1. Reggie,
      Well said. At times it seems like “a marauding band of sharks.” The networks have cut down on their news staffs in favor of entertainment news. Serious people like those you mentioned who were household names seem to have faded away.
      There is an article today in the NY Times talking about the intrigue that goes on behind the scenes in the media with respect to the morning shows. I don’t watch them but found the article interesting.
      I’ve never blamed the media for the breakdown in dialogue in America as much as I blame the overall failure from the recent presidents to remind us we are all Americans and at times need to put aside our special interests and sacrifice. The best way that had been done in the past was with the draft. When a great proportion of the country is put into forced association with each other you quickly learn tolerance and respect for the other person. Now when most people stay in their own little circles the fear of things foreign controls their thoughts.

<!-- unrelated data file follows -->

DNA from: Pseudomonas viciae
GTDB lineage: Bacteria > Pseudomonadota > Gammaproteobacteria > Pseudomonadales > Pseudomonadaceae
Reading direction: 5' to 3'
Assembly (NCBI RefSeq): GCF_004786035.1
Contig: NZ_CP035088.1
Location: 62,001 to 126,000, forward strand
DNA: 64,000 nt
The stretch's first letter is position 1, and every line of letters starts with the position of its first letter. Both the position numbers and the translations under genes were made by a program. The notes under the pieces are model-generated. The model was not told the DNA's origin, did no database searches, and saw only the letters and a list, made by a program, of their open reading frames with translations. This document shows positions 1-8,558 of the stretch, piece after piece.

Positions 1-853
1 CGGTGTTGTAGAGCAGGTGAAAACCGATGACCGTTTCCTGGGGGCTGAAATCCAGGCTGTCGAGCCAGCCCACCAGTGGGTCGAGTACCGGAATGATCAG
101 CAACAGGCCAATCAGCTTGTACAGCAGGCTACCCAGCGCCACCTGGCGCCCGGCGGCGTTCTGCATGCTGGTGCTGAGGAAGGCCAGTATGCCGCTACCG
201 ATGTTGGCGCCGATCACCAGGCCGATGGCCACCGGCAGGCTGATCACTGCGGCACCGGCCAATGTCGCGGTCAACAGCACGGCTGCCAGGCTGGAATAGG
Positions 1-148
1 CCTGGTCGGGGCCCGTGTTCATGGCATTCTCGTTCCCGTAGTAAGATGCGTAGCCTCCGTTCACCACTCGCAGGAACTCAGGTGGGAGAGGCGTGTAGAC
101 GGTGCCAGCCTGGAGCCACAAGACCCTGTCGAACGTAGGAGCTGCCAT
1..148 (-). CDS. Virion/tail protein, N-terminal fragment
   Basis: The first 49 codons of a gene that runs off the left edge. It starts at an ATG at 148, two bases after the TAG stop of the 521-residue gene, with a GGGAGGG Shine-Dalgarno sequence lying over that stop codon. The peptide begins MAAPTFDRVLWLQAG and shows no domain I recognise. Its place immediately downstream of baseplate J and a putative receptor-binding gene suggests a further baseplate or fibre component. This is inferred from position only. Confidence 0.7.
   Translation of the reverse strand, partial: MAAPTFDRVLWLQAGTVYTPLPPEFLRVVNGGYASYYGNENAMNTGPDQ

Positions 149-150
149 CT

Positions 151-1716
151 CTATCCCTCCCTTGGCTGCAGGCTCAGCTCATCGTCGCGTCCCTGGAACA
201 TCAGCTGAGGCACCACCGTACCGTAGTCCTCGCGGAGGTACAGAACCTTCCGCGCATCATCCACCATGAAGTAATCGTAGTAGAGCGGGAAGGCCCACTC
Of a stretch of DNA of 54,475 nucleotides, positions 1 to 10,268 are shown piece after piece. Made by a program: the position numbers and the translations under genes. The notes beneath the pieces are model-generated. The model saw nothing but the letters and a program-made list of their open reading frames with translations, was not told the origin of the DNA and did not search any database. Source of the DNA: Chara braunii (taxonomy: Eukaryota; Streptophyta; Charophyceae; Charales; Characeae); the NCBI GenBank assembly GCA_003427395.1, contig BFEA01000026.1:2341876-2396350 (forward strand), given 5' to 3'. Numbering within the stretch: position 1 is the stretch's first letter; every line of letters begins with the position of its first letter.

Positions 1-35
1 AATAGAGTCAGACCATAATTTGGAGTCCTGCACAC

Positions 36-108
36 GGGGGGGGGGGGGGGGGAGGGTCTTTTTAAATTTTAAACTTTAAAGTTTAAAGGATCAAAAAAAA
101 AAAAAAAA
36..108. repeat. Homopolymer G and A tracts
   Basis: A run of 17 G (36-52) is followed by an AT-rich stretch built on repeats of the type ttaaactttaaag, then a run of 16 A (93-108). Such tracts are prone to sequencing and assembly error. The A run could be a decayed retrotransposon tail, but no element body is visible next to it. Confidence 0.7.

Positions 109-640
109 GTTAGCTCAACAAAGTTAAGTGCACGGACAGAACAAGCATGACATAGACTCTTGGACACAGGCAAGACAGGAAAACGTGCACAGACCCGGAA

I suppose the media is following the people. It’s easier to watch the nightly news covering a dog that can play the clarinet rather than listening to a story about people who are out of work. If JFK was elected president in 2012 he’d have said, “Ask not what you can do for your country, ask what your country can do for you — you’re living in America and you deserve it.”